Healthcare collaboration, among professionals, has been a source of important communication in obtaining optimal treatment for patients. By promoting active participation amongst various caregivers, involved in a patient’s care, this helps to enhance desired goals, while promoting continuous communication among caregivers. Determining which type of collaboration to evoke in patient care can be difficult. There are two main types of collaboration in the aspect of patient care. The first involves communication with one specific type of healthcare providers this is known as intradisciplinary. These teams would include nurse-to-nurse communication or primary care-to-primary care collaboration. Second would be interdisciplinary involving multi-specialty collaboration and consideration, working together toward patient goals. Although intradisciplinary teams may only be a provider of one specific occupation, each member will have different levels of expertise. The expertise provided by the members allow for confidence by the patient in the care received. It is a way for less experienced professionals to communicate a lack of understanding or uncertainty in certain tasks to proficient staff.
This would ensure a reduction in errors in patient care. Communication and collaboration within these teams is limited by their scope of practice. Interdisciplinary cooperation involves the solving of a common set of problems where “each member’s assessment must take into account the other’s contributions to allow for holistic management” (Hall & Weaver, 2001). Each skill contributed by this team member would complement another’s while assessing, planning and evaluating patient care, (Xryrichis & Ream, 2008). Interdisciplinary teams would involve multiple disciplines such as social workers, dieticians, nutritionists, specialists, internists, and many other types. Every collaborating member with their own set of skills unique to the patient’s needs. Even with two main types of collaboration involving patient care, there is one central idea of both, the patient. The patient is the ultimate goal in both teams. Ensuring patient safety, enabling the patient to reach desired goals, and providing quality care is the main priority, regardless of the area in which a professional is working. The patient has the choice to help choose which physician should be collaborated with, the right to request a consultation, request different staffing, or refuse to see a professional.
Helping to ensure that the teams meet patient satisfaction expectations and goals, several communication skills are needed to be successful. Insisting professionals of different backgrounds to understand the role of another, is one skill. Next, members need to allow open communication within meetings or during conferencing of patients’ needs and be respectful of other’s opinions. Another important communication skill is creating a standard workflow for communication and information sharing among team members. This will help to reduce any miscommunication errors and improve patient safety. Correct and accurate documentation is critical in reporting information to another team member. There should be equality amongst all members involved within the continuum of care. Team members must remember while maintaining successful communication, the main goal is the patient. By empowering nurses to have an active and outspoken role in the decision-making process, helps promote practice partnerships with interdisciplinary and intradisciplinary team members.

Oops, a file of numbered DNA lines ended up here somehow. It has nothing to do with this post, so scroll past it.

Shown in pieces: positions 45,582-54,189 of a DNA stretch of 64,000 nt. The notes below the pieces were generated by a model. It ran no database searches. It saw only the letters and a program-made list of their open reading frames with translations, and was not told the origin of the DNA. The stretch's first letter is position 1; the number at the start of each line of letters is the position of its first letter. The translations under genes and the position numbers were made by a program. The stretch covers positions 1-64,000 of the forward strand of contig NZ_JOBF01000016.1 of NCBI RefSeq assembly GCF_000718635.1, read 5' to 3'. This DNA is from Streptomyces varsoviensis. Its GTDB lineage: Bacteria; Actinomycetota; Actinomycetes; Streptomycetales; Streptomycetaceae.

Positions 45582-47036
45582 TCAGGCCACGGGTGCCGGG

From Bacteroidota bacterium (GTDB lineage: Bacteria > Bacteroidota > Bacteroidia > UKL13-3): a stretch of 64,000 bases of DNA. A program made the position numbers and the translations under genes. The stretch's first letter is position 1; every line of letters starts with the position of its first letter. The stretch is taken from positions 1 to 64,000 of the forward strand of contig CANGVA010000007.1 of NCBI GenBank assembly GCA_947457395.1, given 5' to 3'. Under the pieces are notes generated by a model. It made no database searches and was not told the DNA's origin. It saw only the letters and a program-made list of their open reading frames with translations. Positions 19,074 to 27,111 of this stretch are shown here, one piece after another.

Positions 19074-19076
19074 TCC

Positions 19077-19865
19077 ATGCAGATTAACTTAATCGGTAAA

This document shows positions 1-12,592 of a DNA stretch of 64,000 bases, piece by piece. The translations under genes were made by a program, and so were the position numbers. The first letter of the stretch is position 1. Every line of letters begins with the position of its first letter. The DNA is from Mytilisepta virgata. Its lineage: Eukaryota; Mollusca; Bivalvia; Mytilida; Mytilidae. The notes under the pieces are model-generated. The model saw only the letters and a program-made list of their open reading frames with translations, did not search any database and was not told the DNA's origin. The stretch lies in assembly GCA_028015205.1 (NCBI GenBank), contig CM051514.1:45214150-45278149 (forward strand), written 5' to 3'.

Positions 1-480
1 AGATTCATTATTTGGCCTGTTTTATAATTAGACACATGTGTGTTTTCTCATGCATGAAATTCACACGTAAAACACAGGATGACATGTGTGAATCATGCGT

Empowered nurses involve patient and families into daily activities as well. Family support and involvement would be considered interdisciplinary. Patient empowerment encourages the patients’ self-awareness as they become more involved in their own care. According to Burkhardt & Nathaniel (2008): Nurses must approach patients as equal partners. Skillful collaboration and negotiation, which incorporate power sharing and mutually beneficial interactions, enable empowerment. Relinquishing professional power returns power to the patient. (p. 487) In most instances of hospitalization, patients feel a loss of control. This change diminishes those feelings. Patient involvement in their care expands the interdisciplinary team farther.
Interdisciplinary and intradisciplinary teams can help to develop the nurse professionally. While being part of these teams, nurses will be required to do thinking that is more critical. They will learn and grown as nurses from the knowledge and experiences from other individuals on the team. Professional development includes the nurse to growing professionally and maintaining competency. By collaborating with other disciplines, nurses are able to expand their horizons, ask questions, seek additional help, and remain current on treatment options.
Most organizations and healthcare facilities are creating standards for interdisciplinary and intradisciplinary teams. Mutual collaboration, with other disciplines or the same discipline, is crucial for effective and safe patient care. Patient and family involvement help to foster their need for control and input into their situation. While speaking to other members of the team, effective communication is needed to protect the patient from miscommunication errors or injury as a result. This should be the main concern when creating models for inter/intra-disciplinary care.
Burkhardt, M. A., & Nathaniel, A. K. (2008). Ethics & Issues in Contemporary Nursing (3rd ed.). Clifton Park, NY: Delmar Cengage Learning. Hall, P. & Weaver, L. (2001). Interdisciplinary education and teamwork: a long and winding road. Medical Education, 35(9), 867-875 Xyrichis, A. & Ream, E. (2008). Teamwork: a concept analysis. Journal of Advanced Nursing, 61, 232-241